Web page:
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What Are the Next Steps After DVACS?

When it comes to security, Digital Voice Access Control Systems (DVACS) offered the most robust option back in the 1990s. For many homeowners with a DVACS, there is uncertainty as to how best to update or improve their systems to meet the changing demands of a digital world. There are some steps you can take if you currently have a DVACS in your building.

The next step you should take after DVACS

What are DVACS?
The most effective security and fire monitoring systems depend on a mode of communication that keeps you in contact with either a security company, the police or an emergency service. In the case of DVACS, they are used in fire alarm monitoring as well as security and intrusion alarm monitoring through a dedicated line provided by Bell Canada. Because it is a dedicated line, it is referred to as an active form of communication by the Underwriters Laboratories of Canada (ULC). This was believed to be the safest and most dependable mode of communication as it provided an “open pipe” between your system and the center which receives your signal should your alarm be activated.

It has always been regarded as a stable and secure product however, they are no longer being installed and maintained by Bell Canada. Additionally, because there has been a decline in the use of DVACS, there might be difficulty in finding a service to assist with your system as well as new updated systems and parts for repairs.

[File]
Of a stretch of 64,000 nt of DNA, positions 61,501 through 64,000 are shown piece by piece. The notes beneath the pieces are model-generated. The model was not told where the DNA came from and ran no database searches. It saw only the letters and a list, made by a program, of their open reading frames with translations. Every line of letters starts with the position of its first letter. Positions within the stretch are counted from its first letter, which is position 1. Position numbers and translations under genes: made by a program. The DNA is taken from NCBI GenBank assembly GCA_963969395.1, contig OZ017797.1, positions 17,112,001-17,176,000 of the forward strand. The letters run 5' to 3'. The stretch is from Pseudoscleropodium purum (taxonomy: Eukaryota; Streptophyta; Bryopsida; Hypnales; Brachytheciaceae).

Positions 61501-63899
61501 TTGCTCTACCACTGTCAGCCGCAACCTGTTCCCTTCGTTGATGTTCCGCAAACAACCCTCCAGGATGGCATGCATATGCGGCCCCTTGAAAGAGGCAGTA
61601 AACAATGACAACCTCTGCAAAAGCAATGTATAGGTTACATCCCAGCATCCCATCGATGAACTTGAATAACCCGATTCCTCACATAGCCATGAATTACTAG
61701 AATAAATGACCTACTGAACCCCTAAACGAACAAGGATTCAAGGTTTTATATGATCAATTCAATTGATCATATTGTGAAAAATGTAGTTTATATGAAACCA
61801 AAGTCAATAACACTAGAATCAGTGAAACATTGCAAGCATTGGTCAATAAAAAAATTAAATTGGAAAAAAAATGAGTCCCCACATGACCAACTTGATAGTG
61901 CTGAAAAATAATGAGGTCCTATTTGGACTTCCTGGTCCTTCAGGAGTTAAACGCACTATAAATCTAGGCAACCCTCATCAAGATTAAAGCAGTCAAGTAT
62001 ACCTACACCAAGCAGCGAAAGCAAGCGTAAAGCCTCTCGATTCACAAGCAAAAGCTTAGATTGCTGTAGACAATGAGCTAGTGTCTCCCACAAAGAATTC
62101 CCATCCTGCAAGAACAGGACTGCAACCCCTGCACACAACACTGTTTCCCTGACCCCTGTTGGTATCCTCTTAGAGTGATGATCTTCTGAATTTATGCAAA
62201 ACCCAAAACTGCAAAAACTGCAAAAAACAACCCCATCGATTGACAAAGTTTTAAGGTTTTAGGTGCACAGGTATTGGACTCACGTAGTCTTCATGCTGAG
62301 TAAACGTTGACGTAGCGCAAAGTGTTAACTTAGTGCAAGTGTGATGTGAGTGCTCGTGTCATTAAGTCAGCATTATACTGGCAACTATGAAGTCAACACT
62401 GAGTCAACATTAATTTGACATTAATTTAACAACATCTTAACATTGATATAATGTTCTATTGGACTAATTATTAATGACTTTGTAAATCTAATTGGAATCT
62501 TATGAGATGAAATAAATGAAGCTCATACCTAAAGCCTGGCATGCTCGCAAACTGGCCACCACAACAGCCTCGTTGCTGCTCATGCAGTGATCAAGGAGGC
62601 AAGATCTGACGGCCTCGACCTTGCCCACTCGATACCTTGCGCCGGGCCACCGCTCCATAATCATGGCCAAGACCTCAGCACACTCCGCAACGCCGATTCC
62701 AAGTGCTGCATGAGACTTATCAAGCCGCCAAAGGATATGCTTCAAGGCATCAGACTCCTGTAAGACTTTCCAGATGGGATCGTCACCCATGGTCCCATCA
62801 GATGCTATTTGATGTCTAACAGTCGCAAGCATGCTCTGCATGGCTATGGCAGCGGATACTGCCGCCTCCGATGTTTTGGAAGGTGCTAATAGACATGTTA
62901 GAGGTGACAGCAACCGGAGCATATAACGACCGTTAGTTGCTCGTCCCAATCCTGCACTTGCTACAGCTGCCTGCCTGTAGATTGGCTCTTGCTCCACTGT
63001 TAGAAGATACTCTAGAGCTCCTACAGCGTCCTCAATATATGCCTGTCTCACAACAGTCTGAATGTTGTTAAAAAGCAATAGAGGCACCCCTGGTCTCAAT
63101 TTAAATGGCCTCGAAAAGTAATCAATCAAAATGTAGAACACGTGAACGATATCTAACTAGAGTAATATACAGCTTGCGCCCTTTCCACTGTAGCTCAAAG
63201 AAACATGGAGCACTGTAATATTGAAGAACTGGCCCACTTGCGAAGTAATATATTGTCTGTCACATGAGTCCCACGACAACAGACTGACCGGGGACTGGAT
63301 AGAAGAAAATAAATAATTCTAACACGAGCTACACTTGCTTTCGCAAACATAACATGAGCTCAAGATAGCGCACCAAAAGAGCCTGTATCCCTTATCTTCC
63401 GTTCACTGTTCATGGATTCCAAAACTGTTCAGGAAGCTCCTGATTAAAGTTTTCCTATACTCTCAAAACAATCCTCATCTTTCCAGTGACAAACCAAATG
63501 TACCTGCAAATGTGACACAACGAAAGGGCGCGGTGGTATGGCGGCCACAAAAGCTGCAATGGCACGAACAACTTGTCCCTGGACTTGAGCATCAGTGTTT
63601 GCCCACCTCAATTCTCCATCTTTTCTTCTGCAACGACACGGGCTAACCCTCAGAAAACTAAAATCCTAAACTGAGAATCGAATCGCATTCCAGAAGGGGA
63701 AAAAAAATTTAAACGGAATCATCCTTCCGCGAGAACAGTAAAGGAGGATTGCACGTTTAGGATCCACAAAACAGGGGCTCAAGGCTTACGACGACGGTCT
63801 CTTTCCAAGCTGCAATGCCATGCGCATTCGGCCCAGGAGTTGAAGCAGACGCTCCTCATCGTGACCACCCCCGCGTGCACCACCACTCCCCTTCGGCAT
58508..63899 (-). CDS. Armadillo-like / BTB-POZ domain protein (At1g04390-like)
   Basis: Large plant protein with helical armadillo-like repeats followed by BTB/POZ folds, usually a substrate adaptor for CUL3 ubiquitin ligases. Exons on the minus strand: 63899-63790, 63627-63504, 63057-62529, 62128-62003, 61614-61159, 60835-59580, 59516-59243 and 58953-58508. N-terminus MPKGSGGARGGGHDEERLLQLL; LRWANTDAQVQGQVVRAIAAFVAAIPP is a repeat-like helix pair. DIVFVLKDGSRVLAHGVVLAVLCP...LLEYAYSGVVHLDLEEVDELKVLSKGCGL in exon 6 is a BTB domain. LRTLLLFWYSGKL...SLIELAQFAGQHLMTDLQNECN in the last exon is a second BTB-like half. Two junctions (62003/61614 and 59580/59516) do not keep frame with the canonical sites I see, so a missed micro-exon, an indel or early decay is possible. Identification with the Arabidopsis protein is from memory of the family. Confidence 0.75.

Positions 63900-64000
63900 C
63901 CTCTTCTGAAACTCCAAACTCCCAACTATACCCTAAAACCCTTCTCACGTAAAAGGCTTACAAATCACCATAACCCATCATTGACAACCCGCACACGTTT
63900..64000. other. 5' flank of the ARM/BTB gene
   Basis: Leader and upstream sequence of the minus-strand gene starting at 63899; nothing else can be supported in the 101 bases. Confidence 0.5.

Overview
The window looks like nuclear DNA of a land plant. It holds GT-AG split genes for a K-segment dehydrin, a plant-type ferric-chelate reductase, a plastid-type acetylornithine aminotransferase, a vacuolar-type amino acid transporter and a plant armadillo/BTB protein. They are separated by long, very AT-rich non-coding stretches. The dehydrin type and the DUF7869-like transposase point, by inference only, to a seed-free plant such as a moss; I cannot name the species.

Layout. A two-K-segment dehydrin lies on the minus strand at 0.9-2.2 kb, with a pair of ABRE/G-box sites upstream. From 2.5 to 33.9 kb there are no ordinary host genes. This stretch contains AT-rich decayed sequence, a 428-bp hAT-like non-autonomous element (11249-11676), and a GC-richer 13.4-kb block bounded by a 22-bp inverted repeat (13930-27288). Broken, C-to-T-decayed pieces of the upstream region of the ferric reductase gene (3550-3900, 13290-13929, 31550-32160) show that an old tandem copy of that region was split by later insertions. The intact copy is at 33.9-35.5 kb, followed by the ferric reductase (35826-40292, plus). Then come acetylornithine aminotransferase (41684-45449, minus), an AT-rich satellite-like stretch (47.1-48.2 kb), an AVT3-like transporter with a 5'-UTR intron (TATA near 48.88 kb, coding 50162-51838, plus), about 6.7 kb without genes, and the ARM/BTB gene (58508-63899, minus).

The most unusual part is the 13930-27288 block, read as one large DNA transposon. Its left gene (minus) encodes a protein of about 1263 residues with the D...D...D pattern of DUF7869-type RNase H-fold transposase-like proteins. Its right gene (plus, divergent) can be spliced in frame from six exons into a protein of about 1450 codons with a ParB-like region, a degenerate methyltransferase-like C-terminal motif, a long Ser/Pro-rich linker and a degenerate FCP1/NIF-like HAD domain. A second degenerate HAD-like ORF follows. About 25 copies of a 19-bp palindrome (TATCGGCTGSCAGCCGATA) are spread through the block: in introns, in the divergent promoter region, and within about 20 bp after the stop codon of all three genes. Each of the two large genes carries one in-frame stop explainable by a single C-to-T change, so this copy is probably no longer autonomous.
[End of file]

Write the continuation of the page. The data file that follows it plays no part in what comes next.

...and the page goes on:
Manufacturing is Discontinued
With changing demands in the security industry, mostly circling around advances in cellular technology and smart homes, manufacturers discontinued the manufacturing of transmitters and DVACS modules in order to meet the changing demands of the market. By discontinuing DVACS, manufacturers were able to focus their efforts on producing the type of monitoring panels the industry demands, certified to meet the changing standards required.

Today, commercial intrusion systems have become the industry standard. DVACS Circuits are not used in this latest technology which is suited to the digital dialers (phone lines), cellular or IP for communications. With this in mind, it is difficult to install new equipment for DVACS installations. Instead, companies that support DVACS use DVACS supportable equipment to provide service and repairs to existing systems.

The Expense of DVACS Monitoring
Another challenge of DVACS is that they are more expensive to maintain. Due to their dedicated lines, if you look at the cost for other alarm transmissions such as cellular and IP, you will find the rates for the dedicated line for the DVACS is comparable to a commercial phone line. This is far costlier, as these rates are controlled by the CRTC, and tend to continually rise.

Certifications for DVACS